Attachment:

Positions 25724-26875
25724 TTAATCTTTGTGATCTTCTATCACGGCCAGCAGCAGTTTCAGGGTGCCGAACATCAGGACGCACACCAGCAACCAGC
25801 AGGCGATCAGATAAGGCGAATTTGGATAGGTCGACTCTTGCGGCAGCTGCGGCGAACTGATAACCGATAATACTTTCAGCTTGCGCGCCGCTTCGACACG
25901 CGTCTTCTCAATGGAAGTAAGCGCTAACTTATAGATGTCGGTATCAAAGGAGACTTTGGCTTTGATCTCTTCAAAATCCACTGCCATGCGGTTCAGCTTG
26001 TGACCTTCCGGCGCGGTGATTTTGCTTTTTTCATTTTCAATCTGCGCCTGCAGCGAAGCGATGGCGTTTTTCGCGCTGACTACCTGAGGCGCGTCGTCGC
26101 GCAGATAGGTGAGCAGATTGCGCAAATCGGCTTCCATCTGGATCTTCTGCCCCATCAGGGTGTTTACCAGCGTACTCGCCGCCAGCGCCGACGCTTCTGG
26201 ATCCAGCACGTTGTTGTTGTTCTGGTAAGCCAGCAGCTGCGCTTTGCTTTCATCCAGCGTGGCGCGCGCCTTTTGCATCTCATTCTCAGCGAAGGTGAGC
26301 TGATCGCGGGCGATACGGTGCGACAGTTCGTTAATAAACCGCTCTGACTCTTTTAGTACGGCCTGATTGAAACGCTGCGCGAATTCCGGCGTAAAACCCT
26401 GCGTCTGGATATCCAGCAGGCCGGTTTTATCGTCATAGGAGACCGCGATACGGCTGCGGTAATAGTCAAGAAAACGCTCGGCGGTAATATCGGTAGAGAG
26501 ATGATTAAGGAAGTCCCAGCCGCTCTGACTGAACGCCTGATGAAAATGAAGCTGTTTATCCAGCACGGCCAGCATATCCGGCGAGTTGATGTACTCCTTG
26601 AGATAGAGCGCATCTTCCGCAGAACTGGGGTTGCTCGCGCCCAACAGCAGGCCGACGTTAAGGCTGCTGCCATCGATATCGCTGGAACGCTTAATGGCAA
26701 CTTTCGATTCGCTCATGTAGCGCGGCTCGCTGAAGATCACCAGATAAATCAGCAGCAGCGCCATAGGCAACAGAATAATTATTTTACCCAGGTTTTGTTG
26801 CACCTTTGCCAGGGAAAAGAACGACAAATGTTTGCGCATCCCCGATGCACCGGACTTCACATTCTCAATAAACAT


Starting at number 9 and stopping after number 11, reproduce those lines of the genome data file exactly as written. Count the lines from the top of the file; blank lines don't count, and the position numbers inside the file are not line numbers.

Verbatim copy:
26401 GCGTCTGGATATCCAGCAGGCCGGTTTTATCGTCATAGGAGACCGCGATACGGCTGCGGTAATAGTCAAGAAAACGCTCGGCGGTAATATCGGTAGAGAG
26501 ATGATTAAGGAAGTCCCAGCCGCTCTGACTGAACGCCTGATGAAAATGAAGCTGTTTATCCAGCACGGCCAGCATATCCGGCGAGTTGATGTACTCCTTG
26601 AGATAGAGCGCATCTTCCGCAGAACTGGGGTTGCTCGCGCCCAACAGCAGGCCGACGTTAAGGCTGCTGCCATCGATATCGCTGGAACGCTTAATGGCAA